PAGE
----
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A couple years ago, I started a group/team of passionate people in game development. I was the one who had the idea to form a group that will (hopefully) later be a company/real studio. I was the one who gathered the people too.

We are consisting of only a few people (< 10 people) and everyone has their own specialties in game development. For some reason, everyone agreed to make me the executive director of the group.

We are currently focused in creating flash games and mobile games. Until now, we have created a few free game titles and gained profit from some freelancing projects. Since I have no prior experience in running a "company", I decided to split the profit we gained from projects equally regardless of the member's role in the company, as long as he/she is involved in and have contributed a decent amount of work to the development of the project.

My questions are:

  1. What is the correct way to split profit that is gained from freelance projects that are developed together?

  2. Once we've released enough products and ready to register our company legally, what about the salary? What benefits do I have from being the founder and the director? I'm not a control-freak, but I want everything to be clear.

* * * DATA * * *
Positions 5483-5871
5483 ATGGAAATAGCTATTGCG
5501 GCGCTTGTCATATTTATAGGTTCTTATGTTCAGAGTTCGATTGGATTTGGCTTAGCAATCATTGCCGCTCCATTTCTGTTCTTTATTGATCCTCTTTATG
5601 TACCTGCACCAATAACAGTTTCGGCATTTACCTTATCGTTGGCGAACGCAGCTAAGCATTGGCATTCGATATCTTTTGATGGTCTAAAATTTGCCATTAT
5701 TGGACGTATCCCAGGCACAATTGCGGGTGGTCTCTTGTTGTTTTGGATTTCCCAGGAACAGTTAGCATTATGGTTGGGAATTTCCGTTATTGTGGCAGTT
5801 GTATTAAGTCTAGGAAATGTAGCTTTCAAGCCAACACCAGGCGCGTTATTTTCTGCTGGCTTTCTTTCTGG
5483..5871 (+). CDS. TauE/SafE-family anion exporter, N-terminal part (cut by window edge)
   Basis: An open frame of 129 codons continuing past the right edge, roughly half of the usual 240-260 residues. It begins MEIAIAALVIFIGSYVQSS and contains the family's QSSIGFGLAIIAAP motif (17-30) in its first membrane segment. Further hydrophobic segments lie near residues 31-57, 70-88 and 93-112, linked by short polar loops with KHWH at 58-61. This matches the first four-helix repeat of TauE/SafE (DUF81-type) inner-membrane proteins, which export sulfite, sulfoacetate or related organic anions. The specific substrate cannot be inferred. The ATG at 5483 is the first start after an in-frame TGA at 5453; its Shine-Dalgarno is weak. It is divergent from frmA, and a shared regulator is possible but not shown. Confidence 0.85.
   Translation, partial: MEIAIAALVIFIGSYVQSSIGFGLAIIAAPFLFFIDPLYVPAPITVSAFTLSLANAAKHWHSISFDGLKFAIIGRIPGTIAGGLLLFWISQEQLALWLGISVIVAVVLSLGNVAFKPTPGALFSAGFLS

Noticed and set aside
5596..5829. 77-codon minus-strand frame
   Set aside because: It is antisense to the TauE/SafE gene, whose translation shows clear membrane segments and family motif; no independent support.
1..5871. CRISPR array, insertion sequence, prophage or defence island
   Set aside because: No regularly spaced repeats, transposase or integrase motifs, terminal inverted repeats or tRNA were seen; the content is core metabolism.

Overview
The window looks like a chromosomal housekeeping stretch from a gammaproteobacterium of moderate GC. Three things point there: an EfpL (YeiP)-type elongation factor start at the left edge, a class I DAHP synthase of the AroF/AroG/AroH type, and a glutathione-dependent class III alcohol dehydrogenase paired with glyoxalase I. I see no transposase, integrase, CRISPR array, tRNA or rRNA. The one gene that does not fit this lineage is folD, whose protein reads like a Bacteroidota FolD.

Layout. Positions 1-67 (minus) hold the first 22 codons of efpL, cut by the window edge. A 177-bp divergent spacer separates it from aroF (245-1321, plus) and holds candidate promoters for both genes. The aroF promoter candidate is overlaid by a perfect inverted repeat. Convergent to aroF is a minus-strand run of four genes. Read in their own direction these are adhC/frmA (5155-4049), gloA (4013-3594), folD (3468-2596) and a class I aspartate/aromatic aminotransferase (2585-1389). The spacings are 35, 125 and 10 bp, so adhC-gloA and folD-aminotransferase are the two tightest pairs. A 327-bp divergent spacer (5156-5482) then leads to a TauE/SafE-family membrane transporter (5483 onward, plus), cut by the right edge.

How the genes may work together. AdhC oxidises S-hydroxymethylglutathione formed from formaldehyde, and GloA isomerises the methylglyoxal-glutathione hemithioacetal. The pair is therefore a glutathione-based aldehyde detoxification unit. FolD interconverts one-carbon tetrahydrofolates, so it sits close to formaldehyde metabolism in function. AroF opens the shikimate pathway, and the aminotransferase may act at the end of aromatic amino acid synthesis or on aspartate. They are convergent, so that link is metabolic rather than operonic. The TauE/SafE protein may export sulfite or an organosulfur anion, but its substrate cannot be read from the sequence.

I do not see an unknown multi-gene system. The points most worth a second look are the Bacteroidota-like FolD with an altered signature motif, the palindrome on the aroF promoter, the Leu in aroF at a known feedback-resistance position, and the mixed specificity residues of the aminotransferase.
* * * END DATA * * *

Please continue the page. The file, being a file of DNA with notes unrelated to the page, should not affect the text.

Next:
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2 Answers 2

What you are describing is a partnership type of relationship which is a bit similar to that of a Law firm or a consultancy firm (at least the freelance part is).

This type of companies usually have a hierarchical compensation structure when it comes to revenue splitting and positions. The titles and roles may vary a bit but the basic principles should apply in your case as well. Here is how it normally works:

  1. Senior Partners - Usually founders of the firm or very experienced. When it comes to hourly based billing, these guys will charge clients premium rates for their hours. Senior partners are expected to use their connections to bring business to the company.
  2. Junior Partners - Usually an employee can become a junior partner after spending a lot of time in the firm and gaining experience. They usually bill for their hours less than senior partners and are normally managing the relationship with clients.
  3. Employees - Doing most of the work on projects. Employees wants to become Partners
  4. Interns - Doing the dirty work and getting paid very low.

In terms of compensation, all of the above are getting salaries but the revenue is spitted only between the partners.

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You seem to have a simple setup so I would suggest a simple solution:

  • Determine a rate per hour, then record hours each one work. Payout according to actual work.
  • For what's left: keep it in the company for investments, paying running costs (broadband, utility, rent etc.) and marketing.
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